When the current song has ended you'll see it here
Expectations are difficult things. Boy and Bear's lauded and awarded EP With Emperor Antarctica was my first ever review on Indie Shuffle. Needless to say, I love the Sydney five-piece.
When news hit that they were working on their first full-length album, I was initially over the moon. Then, the hater in me hit -- how could they live up to the great expectations I had of them? How could they follow up an EP which delivered them accolades such as Rolling Stone's "Artist to Watch in 2010" or Triple J Unearthed's "Artist of the Year"? HOW?
Boy and Bear toured in June and I caught their show. After seeing them perform again, my worries quickly evaporated. All I needed to do then was to wait until the release of Moonfire and everything would be set right again. Since opening my mailbox last week to find a CD-shaped package grinning up at me, I have not let a day pass without listening to Moonfire at least once in its entirety. It's good. Real good.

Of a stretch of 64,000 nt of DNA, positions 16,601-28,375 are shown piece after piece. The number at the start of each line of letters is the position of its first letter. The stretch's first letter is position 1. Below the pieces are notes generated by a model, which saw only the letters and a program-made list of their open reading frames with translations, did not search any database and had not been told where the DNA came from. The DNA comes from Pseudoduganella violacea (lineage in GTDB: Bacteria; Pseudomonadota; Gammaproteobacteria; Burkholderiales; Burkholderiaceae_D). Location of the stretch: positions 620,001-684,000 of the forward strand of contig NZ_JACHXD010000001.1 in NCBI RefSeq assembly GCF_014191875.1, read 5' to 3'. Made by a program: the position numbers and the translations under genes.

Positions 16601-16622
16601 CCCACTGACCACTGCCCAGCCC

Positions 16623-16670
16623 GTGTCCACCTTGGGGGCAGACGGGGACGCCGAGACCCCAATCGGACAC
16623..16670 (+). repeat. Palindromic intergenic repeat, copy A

Deciding to record the album with producer Joe Chicarrelli "“ of Stokes and My Morning Jacket fame "“ the band set up base in the musical hotbed that is Nashville. Part of the reason for this relocation was to push themselves, mainly to avoid being pigeon-holed as "that type of band".
Chicarelli's expertise has clearly paid dividends. Aside from the folky twangs which linger from the EP, there is a much more mature and well-rounded side to this record. First single "Feeding Line" is a driving and powerful jaunt, but does not stray too much from their new folk beginnings. Recent release "Milk and Sticks" is an interesting transitional piece, changing pace and feel mid-track. "Part Time Believer" delves into a time passed, with a great bluesy vibe assisting the tale-telling.
Beautiful harmonies and acoustic touches drive this album, Boy and Bear have shown that they're no flash in the pan. With an unquenched thirst to challenge themselves musically, Moonfire will no doubt set the anxieties of those expectant fans to rest.